The decades-old approach of shipping IT work offshore in order to cut costs has serious limitations when exposed to the "pressure-cooker environment of today's IT function," according to Catalyst DevWorks.
The US-based software engineering firm spoke to a number of companies that have evaluated or used offshore application development, which yielded four hidden costs that can cancel out the anticipated gains of paying lower hourly programmer rates.
The first hidden cost stems from communication gaps which arise from teams working out of diverse locations. Agile software requires frequent iterative releases, which are dependent on rapid real-time collaboration, development of trust, and shared understanding between developers and line-of-business project owners.
However, differences in time zones do not make for seamless communication and can act as a major barrier to developing the teamwork and trust critical to effective execution, Catalyst DevWorks' report claims.
It also suggests the distance between teams could cause budgetary pressures when it comes to distributing systems or processes. While Catalyst DevWorks acknowledges costs will inevitably rise as projects unfold, it's likely they'll see a dramatic rise if operations have to be coordinated across borders.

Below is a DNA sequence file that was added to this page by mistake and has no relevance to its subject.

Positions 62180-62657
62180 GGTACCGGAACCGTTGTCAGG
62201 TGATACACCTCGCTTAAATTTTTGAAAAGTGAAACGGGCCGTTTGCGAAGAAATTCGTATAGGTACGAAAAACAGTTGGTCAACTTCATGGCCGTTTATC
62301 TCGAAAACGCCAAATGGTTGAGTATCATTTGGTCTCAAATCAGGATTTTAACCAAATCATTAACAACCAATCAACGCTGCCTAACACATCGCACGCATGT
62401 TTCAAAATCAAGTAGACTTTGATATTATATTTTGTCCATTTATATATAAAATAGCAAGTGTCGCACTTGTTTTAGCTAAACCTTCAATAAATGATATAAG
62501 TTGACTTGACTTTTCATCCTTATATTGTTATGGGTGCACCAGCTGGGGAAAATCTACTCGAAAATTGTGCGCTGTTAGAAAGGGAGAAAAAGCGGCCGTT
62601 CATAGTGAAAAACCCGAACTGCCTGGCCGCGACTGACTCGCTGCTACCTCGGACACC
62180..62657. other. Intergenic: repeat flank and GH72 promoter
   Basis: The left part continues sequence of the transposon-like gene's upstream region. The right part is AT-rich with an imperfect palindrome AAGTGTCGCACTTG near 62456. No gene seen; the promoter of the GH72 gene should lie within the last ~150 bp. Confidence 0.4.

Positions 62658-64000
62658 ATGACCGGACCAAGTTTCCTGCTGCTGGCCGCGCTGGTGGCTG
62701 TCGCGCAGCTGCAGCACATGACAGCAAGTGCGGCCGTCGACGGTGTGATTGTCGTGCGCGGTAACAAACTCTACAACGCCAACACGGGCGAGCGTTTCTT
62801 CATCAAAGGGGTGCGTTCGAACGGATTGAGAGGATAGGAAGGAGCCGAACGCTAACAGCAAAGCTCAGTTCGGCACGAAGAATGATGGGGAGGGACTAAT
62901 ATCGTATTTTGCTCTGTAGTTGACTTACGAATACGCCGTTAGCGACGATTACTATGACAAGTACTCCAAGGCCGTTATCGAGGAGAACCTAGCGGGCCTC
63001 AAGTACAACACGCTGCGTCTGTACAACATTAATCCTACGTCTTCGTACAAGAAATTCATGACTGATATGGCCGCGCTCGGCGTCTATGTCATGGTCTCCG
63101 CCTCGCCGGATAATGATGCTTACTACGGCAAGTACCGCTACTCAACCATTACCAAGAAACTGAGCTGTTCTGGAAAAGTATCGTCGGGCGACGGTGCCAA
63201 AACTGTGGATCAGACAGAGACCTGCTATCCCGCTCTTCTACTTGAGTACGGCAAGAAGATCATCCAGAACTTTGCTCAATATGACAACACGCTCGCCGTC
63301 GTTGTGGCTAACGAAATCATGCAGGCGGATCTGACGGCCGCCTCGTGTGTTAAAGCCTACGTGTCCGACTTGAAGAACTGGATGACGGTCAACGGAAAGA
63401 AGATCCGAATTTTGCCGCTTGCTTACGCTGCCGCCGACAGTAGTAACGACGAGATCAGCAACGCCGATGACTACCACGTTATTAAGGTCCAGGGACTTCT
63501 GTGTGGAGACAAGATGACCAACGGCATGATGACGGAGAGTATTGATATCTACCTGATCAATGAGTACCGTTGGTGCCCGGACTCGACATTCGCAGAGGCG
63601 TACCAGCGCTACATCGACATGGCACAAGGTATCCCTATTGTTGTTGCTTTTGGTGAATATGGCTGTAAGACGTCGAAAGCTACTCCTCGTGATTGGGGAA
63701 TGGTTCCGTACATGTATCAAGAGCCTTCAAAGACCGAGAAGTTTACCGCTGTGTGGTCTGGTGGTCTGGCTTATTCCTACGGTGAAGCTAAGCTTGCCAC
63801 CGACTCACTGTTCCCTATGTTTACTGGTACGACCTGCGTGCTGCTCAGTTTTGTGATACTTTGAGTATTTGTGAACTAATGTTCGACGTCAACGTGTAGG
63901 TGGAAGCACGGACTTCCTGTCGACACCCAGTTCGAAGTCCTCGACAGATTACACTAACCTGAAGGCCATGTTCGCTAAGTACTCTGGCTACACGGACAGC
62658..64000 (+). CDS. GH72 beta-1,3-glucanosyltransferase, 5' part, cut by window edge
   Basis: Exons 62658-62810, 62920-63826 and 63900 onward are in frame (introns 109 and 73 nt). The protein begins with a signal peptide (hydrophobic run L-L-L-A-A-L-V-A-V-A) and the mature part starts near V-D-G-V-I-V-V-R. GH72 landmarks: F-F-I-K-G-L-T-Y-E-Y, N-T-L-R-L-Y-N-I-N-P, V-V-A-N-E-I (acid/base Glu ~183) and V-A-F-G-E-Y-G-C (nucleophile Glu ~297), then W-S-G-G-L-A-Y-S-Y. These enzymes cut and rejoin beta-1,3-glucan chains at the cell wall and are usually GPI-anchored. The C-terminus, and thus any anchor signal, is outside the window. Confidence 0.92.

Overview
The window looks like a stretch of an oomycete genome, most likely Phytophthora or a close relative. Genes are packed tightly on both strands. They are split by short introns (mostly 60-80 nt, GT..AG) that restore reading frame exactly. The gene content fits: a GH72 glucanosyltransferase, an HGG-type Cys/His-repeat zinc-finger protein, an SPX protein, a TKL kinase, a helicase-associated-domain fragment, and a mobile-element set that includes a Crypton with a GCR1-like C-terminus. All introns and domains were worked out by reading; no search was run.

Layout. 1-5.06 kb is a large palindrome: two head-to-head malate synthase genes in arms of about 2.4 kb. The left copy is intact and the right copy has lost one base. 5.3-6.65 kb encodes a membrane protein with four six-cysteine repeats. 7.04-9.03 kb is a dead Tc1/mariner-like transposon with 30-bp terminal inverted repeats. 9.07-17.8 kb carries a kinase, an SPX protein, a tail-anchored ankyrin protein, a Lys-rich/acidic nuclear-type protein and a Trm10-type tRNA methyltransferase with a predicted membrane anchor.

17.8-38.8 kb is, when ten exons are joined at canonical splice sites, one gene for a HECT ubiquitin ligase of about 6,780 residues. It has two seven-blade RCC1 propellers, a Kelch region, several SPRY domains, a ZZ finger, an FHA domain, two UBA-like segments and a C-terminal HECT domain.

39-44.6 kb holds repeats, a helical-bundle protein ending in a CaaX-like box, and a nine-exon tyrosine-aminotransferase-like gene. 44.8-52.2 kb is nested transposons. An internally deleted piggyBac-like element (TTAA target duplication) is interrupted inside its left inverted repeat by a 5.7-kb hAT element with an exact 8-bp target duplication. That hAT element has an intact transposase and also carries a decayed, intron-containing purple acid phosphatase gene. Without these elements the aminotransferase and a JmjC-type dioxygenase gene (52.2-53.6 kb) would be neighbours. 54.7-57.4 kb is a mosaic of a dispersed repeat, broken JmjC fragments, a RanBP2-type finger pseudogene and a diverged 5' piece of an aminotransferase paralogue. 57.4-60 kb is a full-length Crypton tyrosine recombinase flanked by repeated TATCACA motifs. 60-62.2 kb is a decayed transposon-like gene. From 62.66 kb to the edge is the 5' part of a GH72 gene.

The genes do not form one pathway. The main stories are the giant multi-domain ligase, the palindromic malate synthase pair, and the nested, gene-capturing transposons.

Another major hidden cost of IT offshoring is being required to rework elements of a project due to errors in development. The report notes how this will often result in employees having to work additional hours, which can impact on staff morale, as well as project deadlines and budgets.
The fourth hidden cost highlighted in the report revolves around research which shows that offshore providers face a higher than average turnover rate: up to 40% per year, according to the National Association of Software and Services Companies.
This is the product of high demand intersected with a relatively limited talent pool in these countries, according to the report. The impact back home for a business is higher costs, as it means an outsourced team would be completely turned over approximately every two years.
These hidden costs have promoted firms to bring strategic business projects back within their home country – a practice called 're-shoring' in the manufacturing world, the report concludes.